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Any class on 20th century history worth its salt
is sure to spend some significant time covering the Second World War. World War
II is such a defining moment in world history that for the past 60 years we
have been referring to the time period following it as the “post war period”,
an event so momentous that it defined three generations. For all of the
distinguishing factors that set World War II apart from other horrific globe
spanning conflicts, perhaps its most distinctive characteristic was the
practice of total war—the unmitigated prosecution of a war using all resources
possible, with little to no concern for collateral damage. While World War II
is now far in the past, total war remains with us and increasingly appears to
characterize our present culture war.

The transition of our domestic feuds over issues
like religious freedom and abortion from a fight in which we argue fiercely
with the other side, then often come to a compromise, has ended. Today we would
rather rhetorically burn down our opponent’s city and salt the earth than come
to any kind of agreement with which both sides could live. This sad fact brings
us to a relic of an older and possibly more civilized age: the Hyde Amendment.

Enacted in 1976, the Hyde Amendment has long
represented a simple and elegant solution to resolving some of the tensions
surrounding abortion in our culture. It ensures that American federal taxpayer
dollars do not fund optional, elective, non-medically necessary abortions. Hyde
would seem like a perfectly laudable compromise in light of the fact that even
today, nearly 50 years since Roe v. Wade created a right to abortion, a
majority of Americans believe Roe should be reversed or significantly modified.
Yet, as with many of our other societal compromises, so-called progressives have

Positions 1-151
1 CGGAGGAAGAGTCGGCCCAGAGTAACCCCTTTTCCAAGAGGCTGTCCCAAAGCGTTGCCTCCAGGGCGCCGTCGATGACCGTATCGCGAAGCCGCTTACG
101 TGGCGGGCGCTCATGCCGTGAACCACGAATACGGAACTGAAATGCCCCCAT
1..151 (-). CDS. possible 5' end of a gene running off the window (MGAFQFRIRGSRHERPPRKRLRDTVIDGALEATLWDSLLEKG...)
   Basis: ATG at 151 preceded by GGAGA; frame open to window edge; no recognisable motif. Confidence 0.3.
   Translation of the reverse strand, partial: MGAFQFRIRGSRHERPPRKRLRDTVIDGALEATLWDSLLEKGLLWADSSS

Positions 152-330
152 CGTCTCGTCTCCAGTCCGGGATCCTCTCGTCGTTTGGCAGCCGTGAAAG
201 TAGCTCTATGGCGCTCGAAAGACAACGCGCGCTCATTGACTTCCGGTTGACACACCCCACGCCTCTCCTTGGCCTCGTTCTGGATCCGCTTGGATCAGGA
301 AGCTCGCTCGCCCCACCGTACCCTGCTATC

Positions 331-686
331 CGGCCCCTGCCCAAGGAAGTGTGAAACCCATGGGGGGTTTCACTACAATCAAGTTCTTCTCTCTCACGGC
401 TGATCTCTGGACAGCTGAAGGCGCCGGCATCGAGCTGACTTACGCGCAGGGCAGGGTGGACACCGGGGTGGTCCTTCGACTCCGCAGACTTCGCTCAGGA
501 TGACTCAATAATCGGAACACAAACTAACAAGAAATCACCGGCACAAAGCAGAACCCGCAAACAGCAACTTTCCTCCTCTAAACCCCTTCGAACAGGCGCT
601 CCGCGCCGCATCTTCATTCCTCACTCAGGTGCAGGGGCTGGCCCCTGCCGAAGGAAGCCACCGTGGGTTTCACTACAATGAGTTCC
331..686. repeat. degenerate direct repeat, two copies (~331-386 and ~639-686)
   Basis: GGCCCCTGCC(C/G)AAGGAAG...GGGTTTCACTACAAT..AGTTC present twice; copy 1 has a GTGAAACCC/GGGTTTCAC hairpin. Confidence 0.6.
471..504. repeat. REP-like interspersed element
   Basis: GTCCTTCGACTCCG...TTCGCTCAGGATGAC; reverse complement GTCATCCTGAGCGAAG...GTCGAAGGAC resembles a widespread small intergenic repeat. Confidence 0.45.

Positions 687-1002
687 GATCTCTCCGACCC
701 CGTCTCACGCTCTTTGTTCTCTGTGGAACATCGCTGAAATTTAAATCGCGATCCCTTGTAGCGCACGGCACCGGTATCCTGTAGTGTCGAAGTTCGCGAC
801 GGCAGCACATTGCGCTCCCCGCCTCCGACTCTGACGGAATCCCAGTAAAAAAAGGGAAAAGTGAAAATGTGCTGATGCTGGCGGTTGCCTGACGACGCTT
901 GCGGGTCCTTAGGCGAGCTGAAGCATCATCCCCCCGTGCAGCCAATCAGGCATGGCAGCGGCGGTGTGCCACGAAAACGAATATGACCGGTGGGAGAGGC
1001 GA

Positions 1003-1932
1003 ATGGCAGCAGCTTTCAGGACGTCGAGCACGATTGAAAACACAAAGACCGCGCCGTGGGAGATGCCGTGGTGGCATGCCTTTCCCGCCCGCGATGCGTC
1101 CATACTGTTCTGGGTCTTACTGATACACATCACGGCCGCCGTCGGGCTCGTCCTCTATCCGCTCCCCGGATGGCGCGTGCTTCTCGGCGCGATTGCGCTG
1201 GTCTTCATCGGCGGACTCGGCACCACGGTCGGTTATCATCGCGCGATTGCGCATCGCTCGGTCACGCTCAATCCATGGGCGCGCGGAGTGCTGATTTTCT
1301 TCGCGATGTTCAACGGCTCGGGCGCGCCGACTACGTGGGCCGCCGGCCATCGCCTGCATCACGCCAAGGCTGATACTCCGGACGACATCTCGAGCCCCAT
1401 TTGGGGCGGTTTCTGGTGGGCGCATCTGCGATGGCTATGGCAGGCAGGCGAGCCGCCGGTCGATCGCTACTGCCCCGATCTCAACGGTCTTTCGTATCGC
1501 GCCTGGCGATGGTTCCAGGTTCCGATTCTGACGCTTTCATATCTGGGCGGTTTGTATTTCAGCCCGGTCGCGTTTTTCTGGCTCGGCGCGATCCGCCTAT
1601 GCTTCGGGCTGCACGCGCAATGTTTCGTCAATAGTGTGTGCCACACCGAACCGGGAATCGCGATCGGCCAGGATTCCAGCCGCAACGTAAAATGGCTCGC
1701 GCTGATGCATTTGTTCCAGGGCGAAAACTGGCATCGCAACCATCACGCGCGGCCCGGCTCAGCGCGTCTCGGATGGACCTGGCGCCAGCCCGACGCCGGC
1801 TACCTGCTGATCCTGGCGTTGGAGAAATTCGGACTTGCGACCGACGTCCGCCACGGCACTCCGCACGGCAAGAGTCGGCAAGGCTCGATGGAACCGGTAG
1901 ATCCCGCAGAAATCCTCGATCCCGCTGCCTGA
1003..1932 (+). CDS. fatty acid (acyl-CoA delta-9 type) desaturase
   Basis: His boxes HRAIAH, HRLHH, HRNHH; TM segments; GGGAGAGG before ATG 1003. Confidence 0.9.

made their intention clear. They seek not goodwill and compromise with their
political opponents, but the destruction of nuance and moderation in public
life. In this case, that means the complete repeal of the Hyde Amendment and a
mandate to spend federal taxpayer dollars to fund optional procedures that end
human life.

Name a Democrat running for president and odds
are they have made their goal of repealing the Hyde Amendment known. From
Senator Kamala Harris to Mayor Pete, they view public
funding of optional abortions as a vital public good. Even former Vice
President Joe Biden has rejected the Hyde Amendment though he has supported it
his entire career. In a puzzling flip flop that would make John Kerry sweat,
Biden evidently saw supporting the Hyde amendment as a grave liability in the
Democratic primary. It’s important to note that the Hyde Amendment does nothing
to restrict the lawfulness of abortion. Hyde simply recognizes that, in light
of the opposition of nearly half the nation to abortion in one form or another,
it would be imprudent for the federal government to pay for abortion. Why are Democrats
no longer willing to endorse such a modest, consensus compromise?

So many on the political left have positioned
themselves as abortion “maximalists,”—as completely unwilling to engage the
issue of abortion unless it means the total victory of their viewpoint.
Abortion has transitioned from a Democratic ideal of safe, legal, and rare, to being
an unquestionable public good with no acknowledged downsides, risks, or ethical
issues. Abortion is seen as not simply a last resort in desperate situations, but
rather it is now often promoted as preferable to childbirth. Opposition to Hyde
and increasing demands for optional abortions to be funded by federal taxpayer
dollars illustrates this increasing extremism. It’s no longer good enough for
abortion to be lawful and available on demand for almost any reason—abortions
must now be federally funded by tens of millions of American taxpayers who
sincerely disagree with the practice on scientific, medical, moral, or ethical

The Hyde Amendment was the first significant
victory for the pro-life movement following the devastating loss in Roe v.
in 1973. In 1980 the Supreme Court ruled on the constitutionality of
the Hyde Amendment in Harris v. McRae, producing a salient and much
needed win for the pro-life legal movement. It has also been documented
that the Hyde Amendment has saved over 2 million
unborn lives
and in turn reduced abortion rates around the country.
Hyde accomplished these impressive achievements without restricting the “right”
to abortion that many hold dear.

In committing to prosecute what has become a
total war on their neighbors in the interest of abortion, too many are
forgetting the value of prudence in the public square.

Noah Brandt serves Americans United for Life as Communications Manager.